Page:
Gathered around one of three salt water tanks at the Georgia Aquarium, a half-dozen Sweetwater Middle School Girls watched as the remotely operated vehicle they had spent the last four days working on sank, bubbles escaping from the corner of the PVC-pipe creation.

“See the bubbles — does that mean water is going in or out?” Aquarium Assistant Manager of Educational Programming Tina Oresteen asked the girls, one of whom replied “out.”

“No,” Oresteen said, gently correcting the teen. “The bubbles show air is escaping, which means water is going in.”

As the girls continued to watch their ROV, the group’s discussion turned to buoyancy, and what they could modify on the structure to keep it from sinking.

Though not your typical spring break conversation, the topic of buoyancy — and other physics phenomena — was a popular one for the 16 Sweetwater Middle School STEAM, or science, technology, engineering, arts and mathematics, Academy girls who participated in this year’s aquarium STEM camp.

The four-day camp, which was hosted by the Georgia Aquarium and funded by Lawrenceville-based Motorola Solutions Foundation, gave the girls the opportunity to get hands-on in STEM topics that also apply in everyday situations.

“Motorola really wanted to focus on STEM in young, minority females,” said Bailey Dawson, education manager for the aquarium. “This camp was an opportunity for them to see engineering, science, technology and math firsthand, and hopefully it will spark some interest in going to the field.”

The camp did more than spark the girls’ interest, though; as the preteens and teens smiled and laughed and eagerly shouted over each other during the ROV testing, their excitement was apparent.

“The point of this whole camp is to empower young ladies with engineering and physics skills,” said Diana Rodriguez, one of the camp’s instructors. “They walked in green, which is good — that’s where we wanted them. We wanted to start from nothing and build their confidence. In fact, they wouldn’t talk to us when they came in (on Monday); they were all whispers and quiet.”

Through team-building activities, special speakers from nearly every facet of the aquarium and hands-on projects, the girls slowly came out of their shells — and gained a wealth of knowledge as they did, Rodriguez said.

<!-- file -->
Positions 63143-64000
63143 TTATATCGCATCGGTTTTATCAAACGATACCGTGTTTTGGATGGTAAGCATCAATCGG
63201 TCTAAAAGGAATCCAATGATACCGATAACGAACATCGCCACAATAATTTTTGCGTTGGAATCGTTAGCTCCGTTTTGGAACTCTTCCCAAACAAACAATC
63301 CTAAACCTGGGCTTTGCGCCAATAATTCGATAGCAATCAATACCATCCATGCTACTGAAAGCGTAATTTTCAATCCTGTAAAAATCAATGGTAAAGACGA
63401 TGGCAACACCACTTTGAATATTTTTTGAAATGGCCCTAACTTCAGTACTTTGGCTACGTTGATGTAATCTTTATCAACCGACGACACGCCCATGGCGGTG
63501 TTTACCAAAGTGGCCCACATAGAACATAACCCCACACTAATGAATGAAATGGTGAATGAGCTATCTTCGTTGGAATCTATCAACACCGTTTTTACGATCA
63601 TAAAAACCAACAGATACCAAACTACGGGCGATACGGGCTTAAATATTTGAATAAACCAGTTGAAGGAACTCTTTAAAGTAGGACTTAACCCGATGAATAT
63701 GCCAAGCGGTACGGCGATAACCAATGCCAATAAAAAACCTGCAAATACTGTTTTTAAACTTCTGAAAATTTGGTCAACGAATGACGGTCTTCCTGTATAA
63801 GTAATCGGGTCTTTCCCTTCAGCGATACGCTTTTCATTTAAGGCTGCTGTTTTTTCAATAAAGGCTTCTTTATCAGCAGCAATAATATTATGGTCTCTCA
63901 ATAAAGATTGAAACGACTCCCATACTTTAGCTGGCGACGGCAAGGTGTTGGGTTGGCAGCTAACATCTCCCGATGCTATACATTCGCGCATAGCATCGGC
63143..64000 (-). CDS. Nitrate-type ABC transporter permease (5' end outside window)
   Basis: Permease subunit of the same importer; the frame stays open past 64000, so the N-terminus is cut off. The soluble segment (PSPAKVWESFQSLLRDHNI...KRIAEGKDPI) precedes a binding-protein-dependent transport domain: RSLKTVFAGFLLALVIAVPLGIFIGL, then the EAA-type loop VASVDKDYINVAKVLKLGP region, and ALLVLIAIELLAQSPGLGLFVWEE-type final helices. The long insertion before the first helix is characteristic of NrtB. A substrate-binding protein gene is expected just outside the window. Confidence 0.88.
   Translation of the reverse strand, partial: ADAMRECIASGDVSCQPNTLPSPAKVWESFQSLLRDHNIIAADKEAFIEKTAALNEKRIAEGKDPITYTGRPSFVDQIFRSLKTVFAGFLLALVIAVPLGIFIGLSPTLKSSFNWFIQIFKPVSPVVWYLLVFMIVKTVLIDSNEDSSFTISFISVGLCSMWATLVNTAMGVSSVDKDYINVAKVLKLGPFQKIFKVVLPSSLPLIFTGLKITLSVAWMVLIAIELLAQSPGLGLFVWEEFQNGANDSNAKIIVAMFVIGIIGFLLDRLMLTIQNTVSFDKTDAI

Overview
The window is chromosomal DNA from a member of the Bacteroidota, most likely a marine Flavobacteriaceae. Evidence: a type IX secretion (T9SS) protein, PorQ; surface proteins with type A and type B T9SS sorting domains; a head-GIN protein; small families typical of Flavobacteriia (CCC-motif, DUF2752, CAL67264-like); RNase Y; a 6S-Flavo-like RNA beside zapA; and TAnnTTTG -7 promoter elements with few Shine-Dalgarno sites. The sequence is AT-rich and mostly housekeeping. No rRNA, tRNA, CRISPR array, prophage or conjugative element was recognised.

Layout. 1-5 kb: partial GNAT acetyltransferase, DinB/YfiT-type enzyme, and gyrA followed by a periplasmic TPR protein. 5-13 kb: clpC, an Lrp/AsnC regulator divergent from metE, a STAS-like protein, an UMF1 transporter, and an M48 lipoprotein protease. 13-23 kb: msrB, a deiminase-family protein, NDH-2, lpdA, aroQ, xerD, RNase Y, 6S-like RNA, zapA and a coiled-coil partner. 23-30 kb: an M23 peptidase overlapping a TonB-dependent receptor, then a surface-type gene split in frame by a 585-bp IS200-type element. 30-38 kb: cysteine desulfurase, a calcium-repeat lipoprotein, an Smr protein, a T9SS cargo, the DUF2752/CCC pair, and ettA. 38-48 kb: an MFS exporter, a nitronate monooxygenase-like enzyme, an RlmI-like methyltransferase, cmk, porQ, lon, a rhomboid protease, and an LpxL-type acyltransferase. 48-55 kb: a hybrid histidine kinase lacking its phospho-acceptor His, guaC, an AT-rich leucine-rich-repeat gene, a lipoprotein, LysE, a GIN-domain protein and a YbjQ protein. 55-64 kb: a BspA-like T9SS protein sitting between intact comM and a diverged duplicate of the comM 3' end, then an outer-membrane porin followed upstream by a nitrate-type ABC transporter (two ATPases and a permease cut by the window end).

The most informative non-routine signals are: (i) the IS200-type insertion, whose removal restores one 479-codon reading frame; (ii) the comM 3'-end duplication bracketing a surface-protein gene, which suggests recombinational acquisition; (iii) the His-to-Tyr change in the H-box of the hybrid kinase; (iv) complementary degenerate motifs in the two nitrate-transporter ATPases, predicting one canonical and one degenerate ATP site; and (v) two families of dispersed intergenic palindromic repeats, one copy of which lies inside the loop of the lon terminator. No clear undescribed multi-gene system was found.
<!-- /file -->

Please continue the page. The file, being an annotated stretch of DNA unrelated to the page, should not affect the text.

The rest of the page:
“(We covered) positive and negative poles, for example, and the life skills that go with it are, ‘Hey, you’re going to be driving eventually — jumper cables, those are also the same color,’” she said. “Every time we did a new skill set, we tried to apply applicable life skills for them and (emphasize) the importance of taking care of yourself and being confident, and (knowing) ‘I can do all the things that everyone else can do.’”

Twelve-year-old Esmeralda Ochoa said the camp did exactly that for her.

“I’m in a group of guys in my class, so I now know that during group projects in class I can go, ‘No, I can do that; this is my job,’” Ochoa said. “This experience has definitely made me feel more confident.”

Daniela Torres, an eighth grader, echoed Ochoa, saying the camp gave her a new appreciation for what she’s capable of.

“Learning how to do all that opened a window for me, because I never thought I was good at doing (science) stuff,” Torres said. “I was proud of myself, and I’m happy to know I can do it and it’s not something only boys can do. Being a mechanic now doesn’t sound like something I just can’t do, and it makes me feel good inside knowing I can do it. I know (now) I have a future in this type of (field).”

Crime Reporter

Isabel is a crime and health reporter for the Gwinnett Daily Post. She graduated from Emory University in 2016 with a B.A. in international studies. She is originally from the Boston area.

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